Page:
After his remission, the patient’s self-concept is: “I am an interesting person with many special abilities like a sixth sense, I can get to know a person in depth, I can manipulate all the persons around me, I feed off people’s admiration, I like to be the center of attention, I’m the man who will change the world to a better place, if you help me”. His concept about the world: “I want to know as many people as I can, together we can change the world, the country”. His concept about the future: “I want to become an important person, because I have a particular vision about life, mankind, nature, politics”, “healthy-wise-strong- handsome-happy-rich, but there are values in the heart and soul that money cannot buy”.
We applied to the patient a series of assessment questionnaires of categorical and dimensional personality after the remission of the psychotic episode.
TCI – Temperament and Character Inventory
It is a dimensional questionnaire that derives from Cloninger’s seven factors model:
-4 temperaments: Harm Avoidance, Novelty Seeking, Reward Dependence, Persistence
-3 characters: Self-Directedness, Cooperativeness, Self- Transcendence (9)
Character traits can confirm us the presence or absence of a personality disorder, and the temperament ones help us with the categorical diagnosis.
In this reference case it is confirmed the character deficiency specific to personality disorders with low values of Self-Directedness and Cooperativeness and temperament distortions such as high values of Novelty Seeking and low values of Harm Avoidance and Reward Dependence(Figure 1)
From the Self-Transcendence perspective, described by Cloninger as the capacity to identify oneself as an integral part of the universe (10) – the patient confirms himself as imaginative, intuitive, acceptant and spiritual – pathognomonic attributes and constantly present in the schizotypal personality structure.(Figure 2)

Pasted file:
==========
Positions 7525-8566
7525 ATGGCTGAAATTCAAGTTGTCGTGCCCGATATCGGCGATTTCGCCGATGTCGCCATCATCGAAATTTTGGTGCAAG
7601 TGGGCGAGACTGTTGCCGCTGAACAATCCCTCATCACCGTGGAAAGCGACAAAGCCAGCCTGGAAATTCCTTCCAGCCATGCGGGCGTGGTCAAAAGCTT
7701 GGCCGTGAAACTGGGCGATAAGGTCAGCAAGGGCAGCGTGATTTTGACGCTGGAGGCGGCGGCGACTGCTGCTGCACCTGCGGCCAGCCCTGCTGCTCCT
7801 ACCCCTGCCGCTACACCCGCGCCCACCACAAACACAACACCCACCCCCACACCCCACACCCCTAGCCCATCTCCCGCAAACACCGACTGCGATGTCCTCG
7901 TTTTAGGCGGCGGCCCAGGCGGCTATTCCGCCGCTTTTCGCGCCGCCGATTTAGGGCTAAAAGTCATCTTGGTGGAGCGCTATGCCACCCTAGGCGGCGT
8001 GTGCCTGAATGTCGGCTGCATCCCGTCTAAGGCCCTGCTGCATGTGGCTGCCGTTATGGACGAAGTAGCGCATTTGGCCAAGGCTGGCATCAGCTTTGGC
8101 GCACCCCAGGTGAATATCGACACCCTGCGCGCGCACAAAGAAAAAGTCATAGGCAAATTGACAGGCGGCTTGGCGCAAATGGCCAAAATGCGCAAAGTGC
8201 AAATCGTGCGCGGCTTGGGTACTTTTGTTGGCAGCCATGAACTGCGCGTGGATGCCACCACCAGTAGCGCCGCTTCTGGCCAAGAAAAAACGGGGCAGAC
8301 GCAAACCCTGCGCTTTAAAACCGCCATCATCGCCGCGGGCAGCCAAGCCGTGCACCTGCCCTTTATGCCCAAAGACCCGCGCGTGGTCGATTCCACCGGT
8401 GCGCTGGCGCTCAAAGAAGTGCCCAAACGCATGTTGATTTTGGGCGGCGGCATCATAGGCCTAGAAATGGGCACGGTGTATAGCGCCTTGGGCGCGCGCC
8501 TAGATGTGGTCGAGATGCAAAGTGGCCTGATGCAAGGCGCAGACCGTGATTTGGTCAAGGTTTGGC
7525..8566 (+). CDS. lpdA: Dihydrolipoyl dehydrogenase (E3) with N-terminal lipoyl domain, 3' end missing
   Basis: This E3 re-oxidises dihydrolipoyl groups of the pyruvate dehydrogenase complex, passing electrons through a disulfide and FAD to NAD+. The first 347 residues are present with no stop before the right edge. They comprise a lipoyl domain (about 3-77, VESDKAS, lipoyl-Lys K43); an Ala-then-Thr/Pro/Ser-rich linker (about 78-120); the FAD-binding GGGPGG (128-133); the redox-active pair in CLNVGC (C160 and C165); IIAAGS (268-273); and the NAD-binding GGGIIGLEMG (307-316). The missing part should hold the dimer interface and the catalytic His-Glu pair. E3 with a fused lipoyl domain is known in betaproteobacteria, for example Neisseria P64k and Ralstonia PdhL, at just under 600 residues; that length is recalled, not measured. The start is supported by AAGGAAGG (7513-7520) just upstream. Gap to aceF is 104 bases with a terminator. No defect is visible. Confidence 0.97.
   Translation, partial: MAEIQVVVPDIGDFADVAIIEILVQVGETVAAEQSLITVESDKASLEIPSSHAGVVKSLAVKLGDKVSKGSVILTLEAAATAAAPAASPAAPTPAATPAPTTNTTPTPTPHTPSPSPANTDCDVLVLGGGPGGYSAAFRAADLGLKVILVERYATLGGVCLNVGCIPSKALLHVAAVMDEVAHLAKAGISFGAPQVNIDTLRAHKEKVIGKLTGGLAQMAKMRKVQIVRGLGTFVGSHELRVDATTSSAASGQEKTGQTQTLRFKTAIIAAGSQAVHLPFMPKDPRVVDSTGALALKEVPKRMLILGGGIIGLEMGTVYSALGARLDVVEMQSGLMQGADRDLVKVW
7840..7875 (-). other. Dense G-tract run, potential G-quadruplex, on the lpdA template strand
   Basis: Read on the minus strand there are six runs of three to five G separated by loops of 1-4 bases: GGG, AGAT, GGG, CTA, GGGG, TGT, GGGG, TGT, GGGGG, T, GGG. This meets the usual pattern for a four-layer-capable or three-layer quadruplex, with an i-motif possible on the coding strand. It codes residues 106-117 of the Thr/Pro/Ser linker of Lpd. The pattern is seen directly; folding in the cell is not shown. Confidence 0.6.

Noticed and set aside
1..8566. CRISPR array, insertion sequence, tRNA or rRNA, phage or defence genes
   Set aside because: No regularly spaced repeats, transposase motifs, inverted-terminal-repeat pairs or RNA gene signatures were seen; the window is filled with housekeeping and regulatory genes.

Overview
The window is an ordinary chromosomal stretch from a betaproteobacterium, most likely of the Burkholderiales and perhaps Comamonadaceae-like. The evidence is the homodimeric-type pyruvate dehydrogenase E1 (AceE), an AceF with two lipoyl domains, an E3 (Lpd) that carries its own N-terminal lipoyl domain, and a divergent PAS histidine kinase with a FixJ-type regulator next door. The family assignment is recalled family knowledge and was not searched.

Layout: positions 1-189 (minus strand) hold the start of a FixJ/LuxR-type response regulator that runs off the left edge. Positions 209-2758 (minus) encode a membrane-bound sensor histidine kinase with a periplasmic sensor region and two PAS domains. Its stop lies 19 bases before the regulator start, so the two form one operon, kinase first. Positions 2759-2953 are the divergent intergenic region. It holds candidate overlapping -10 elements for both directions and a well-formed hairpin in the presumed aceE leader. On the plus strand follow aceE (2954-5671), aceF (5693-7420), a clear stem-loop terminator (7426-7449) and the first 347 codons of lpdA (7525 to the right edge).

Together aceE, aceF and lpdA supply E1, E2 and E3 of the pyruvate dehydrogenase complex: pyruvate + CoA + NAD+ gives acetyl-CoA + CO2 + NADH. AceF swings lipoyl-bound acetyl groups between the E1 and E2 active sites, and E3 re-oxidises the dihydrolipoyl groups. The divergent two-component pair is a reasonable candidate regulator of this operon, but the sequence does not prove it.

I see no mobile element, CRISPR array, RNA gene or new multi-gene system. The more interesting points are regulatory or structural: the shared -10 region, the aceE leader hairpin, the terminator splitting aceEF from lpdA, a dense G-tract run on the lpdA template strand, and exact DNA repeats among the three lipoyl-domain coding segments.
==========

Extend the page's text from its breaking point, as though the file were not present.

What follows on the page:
PID-5 is a dimensional questionnaire having as starting point the alternative model DSM 5 – brief form of the five factors model in which maladaptive traits are emphasized. It assesses 25 personality trait facets including: Anhedonia, Anxiousness, Attention Seeking, Callousness, Deceitfulness, Depressivity, Distractibility, Eccentricity, Emotional Lability, Grandiosity, Hostility, Impulsivity, Intimacy Avoidance, Irresponsibility, M a n i p u l a t i v e n e s s , P e r c e p t u a l D y s r e g u l a t i o n , P e r s e v e r a t i o n , R e s t r i c t e d A f f e c t i v i t y, R i g i d Perfectionism, Risk Taking, Separation Insecurity, Submissiveness, Suspiciousness, Unusual Beliefs and Experiences and Withdrawal, each trait facet consisting of 4 to 14 items.
The 25 specific trait facets (groups of 3-9) can be combined to yield indices of five broader trait domains of: Negative Affect, Detachment, Antagonism, Disinhibition, Psychoticism .(11)(Figure 3)
When applying PID-5 it describes the patient as eccentric, with perceptual dysregulations and odd thinking – trait facets of the Psychoticism domain. In addition to these traits, there are also certain traits developed which are not characteristic to the schizotypal personality within the Antagonism and Disinhibition domain, traits which explain the high values of Novelty Seeking from Cloninger’s model (e.g. Attention Seeking) and low values of Conscientiousness within the Big five model (e.g. Irresponsibility, Distractibility) described later. These differences confirm the rigidity of categorical models in relation to the multitude of cases of mixed personality disorder and umbrella diagnoses, and at same time, they help us in formulating the particularities of the case.(Figure 4)
DECAS – Openness, Extraversion, Conscientiousness, Agreeableness, Emotional Stability
It is a questionnaire based on a dimensional model with five dimensions each with 6 facets:
1.Extraversion: Warmth, Gregariousness, Assertiveness, Activity, Excitement Seeking, Positive Emotions